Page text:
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Lower Limb

The hip, knee and ankle are the major weight bearing joints in the human body and over a lifetime a significant amount of load will pass through these joints which can unfortunately lead to a number of pathologies. It is increasingly common due to advances in medical technology and surgical technique to hear of people having both knees and hips replaced in the course of their lifetime.

The Hip

The major problem the hip faces as the major weight bearing joint in the body is degeneration due to a lifetime of use. As the hip is such a strong and stable joint, it is very rare to have a traumatic hip injury. The most common causes of hip pain are:

  • Degeneration due to age and osteoarthritis – this can lead to the need for a hip replacement.

  • Gluteus medius tendinopathy (one of the muscle in your backside)

  • Hip bursitis (bursa are structures that help deal with joint movement, and can become inflamed if overloaded)

  • A decrease in muscular control around the hip joint.

The Knee

The knee like the hip is a major weight and load bearing joint. Yet it is also a very likely joint to be involved in traumatic injury, as can be seen with professional sports people in rugby and soccer. The most common complaints of the knee are:

  • Osteoarthritis and age related degeneration – this may require surgery depending on the severity

  • Ligament and meniscal injuries: structures that are inside the knee joint that help provide stability and facilitate movement.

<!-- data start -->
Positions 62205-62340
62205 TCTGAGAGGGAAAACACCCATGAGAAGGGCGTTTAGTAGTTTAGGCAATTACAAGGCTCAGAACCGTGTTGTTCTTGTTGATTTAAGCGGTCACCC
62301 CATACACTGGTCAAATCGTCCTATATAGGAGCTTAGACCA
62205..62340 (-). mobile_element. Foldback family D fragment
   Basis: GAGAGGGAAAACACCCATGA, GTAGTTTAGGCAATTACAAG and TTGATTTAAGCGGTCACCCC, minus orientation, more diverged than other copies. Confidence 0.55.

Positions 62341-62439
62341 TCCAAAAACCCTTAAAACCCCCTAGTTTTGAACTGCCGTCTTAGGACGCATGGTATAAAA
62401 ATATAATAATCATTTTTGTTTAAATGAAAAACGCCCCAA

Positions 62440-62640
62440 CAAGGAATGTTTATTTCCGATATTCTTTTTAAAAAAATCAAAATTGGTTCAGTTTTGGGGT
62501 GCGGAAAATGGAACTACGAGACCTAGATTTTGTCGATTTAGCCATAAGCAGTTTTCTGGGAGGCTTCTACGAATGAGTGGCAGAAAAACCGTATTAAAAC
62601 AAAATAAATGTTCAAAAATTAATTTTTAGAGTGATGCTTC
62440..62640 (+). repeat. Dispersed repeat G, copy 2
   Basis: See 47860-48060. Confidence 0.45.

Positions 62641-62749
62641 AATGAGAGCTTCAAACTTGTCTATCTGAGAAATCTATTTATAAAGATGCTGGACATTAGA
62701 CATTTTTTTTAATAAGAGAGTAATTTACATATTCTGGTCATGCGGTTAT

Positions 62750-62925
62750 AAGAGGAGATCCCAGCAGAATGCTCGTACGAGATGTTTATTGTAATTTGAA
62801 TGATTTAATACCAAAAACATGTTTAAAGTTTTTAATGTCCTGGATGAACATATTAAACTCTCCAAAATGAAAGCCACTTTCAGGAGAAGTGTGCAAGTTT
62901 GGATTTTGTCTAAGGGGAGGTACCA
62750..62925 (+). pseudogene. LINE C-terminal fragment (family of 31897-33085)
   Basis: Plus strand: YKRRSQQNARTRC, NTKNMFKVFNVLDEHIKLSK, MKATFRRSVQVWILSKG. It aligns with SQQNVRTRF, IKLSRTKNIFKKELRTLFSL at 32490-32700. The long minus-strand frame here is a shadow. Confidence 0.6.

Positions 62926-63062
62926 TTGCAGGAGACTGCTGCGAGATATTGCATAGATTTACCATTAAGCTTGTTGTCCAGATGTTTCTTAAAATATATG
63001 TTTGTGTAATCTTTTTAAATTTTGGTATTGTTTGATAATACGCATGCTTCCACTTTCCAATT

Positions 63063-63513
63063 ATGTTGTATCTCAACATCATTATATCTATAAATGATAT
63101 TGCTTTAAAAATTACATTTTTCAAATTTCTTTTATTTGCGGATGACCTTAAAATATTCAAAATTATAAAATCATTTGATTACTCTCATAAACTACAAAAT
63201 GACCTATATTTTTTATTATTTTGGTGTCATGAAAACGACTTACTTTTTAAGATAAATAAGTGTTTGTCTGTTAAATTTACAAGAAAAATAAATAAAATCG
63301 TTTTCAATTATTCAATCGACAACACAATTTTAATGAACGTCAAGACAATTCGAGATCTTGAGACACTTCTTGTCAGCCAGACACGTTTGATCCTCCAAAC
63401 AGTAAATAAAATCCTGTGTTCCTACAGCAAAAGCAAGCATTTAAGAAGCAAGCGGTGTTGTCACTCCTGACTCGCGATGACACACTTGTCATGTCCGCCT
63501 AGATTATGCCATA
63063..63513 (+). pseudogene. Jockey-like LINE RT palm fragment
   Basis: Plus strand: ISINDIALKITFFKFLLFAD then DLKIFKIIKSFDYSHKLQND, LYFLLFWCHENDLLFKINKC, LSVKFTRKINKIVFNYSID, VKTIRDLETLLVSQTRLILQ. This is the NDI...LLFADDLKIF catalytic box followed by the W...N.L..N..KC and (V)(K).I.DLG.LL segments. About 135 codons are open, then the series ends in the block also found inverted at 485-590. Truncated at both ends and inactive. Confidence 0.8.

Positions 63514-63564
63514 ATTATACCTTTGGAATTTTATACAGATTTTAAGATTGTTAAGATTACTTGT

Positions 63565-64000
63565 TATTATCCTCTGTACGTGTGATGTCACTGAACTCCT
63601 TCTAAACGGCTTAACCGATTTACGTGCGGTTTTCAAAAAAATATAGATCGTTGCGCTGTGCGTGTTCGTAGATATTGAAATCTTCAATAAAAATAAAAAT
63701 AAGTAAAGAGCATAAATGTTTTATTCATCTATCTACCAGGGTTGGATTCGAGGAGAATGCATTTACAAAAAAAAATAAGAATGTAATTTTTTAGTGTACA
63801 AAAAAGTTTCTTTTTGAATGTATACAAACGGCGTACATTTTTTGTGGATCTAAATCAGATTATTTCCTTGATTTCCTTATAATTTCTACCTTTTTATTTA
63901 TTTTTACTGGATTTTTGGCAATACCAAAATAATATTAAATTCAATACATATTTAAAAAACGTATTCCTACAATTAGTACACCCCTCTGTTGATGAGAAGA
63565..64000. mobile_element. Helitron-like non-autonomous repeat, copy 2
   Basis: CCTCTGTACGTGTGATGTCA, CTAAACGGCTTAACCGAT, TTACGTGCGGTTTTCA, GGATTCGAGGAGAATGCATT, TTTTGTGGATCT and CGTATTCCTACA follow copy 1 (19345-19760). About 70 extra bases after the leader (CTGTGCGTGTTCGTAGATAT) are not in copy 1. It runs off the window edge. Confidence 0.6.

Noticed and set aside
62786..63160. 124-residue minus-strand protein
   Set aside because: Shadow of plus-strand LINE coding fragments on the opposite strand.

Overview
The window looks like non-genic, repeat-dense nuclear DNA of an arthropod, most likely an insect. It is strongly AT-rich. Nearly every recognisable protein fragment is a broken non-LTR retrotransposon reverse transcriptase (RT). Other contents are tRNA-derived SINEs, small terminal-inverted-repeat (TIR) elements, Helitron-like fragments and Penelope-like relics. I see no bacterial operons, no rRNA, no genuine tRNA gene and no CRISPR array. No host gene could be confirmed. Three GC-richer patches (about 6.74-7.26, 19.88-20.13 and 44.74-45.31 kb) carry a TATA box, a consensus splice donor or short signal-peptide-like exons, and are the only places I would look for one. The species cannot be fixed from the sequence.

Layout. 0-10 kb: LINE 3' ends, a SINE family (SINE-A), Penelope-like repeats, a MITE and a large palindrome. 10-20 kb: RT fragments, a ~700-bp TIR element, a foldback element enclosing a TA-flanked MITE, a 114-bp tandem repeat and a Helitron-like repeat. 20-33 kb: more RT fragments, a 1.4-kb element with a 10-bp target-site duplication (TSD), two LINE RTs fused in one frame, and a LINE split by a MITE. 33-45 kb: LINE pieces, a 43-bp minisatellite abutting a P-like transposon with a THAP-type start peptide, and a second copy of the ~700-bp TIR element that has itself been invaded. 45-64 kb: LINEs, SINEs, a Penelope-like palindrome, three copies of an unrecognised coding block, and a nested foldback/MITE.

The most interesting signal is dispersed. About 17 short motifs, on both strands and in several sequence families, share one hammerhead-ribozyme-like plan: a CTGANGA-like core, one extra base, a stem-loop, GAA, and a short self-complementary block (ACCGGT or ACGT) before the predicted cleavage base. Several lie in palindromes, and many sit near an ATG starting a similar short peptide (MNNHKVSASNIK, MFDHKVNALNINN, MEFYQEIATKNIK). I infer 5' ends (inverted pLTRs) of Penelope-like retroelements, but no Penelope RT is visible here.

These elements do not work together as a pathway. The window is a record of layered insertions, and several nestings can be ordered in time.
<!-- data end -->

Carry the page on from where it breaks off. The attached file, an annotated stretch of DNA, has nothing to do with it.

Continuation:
• Patello-femoral or pain around the knee cap is also very common and can affect people of any age, with a common occurrence in people who run or spend a lot of time moving on their feet.

The Ankle

The ankle is the most likely area to suffer from a traumatic injury of the lower limb, with a strained or sprained ankle common amongst weekend sport players. Common injuries to the ankle are:

  • Ligament sprains

  • Ankle fractures and ankle stress fractures – a normal fracture will occur due to a traumatic injury, whereas a stress fracture will result from continual loading on a bone that is not allowed to fully recover after previous high levels of loading – a stress fracture is most commonly seen in people who a regular runners.

  • Shin splints, a painful condition where pain is experience along the length of the shin after activity on your feet.

  • Post injury stiffness and stress: Once you have hurt your ankle it can take time to recover from the injury. It is important to see your physiotherapist if you have injured your ankle to ensure that you regain as much range of movement as possible.

The Foot

The foot is an area of our bodies then we tend to under appreciate when it comes to injuries and concerns. We walk on very hard surfaces, and often in poor shoes (thongs and high heels are the main culprits) and tend to not think of what flow on effects these can have. The main concerns for the feet are:

  • Plantar fasciitis: the plantar fascia is a band of tissue that runs along the base of your foot, when it becomes irritated it can cause pain and discomfort along the entirety of the foot and into the leg.

  • Osteoarthritis: like osteoarthritis in the rest of the body the joints of the ankle and into the foot can be affect by this condition which can lead to pain and inflammation of the ankle and foot.

  • Poor foot biomechanics: Although we all have a natural walking pattern, due to our own individual make up we can sometimes cause our bodies to break down due to the way in which we walk. If you have flat feet, or your knees roll in as you walk you may be adversely loading other structures in your body. A combination of physiotherapy and podiatry will generally help fix these biomechanically issues and are often as simple as a new pair of shoes or orthotic insoles.

R – rest the affect area
I – apply ice to the affected area for around 20min every hour
C – try to apply a compression bandage to the area
E – if possible elevate the are slightly to prevent blood pooling
R – refer the injury to a medical or allied health professional asap

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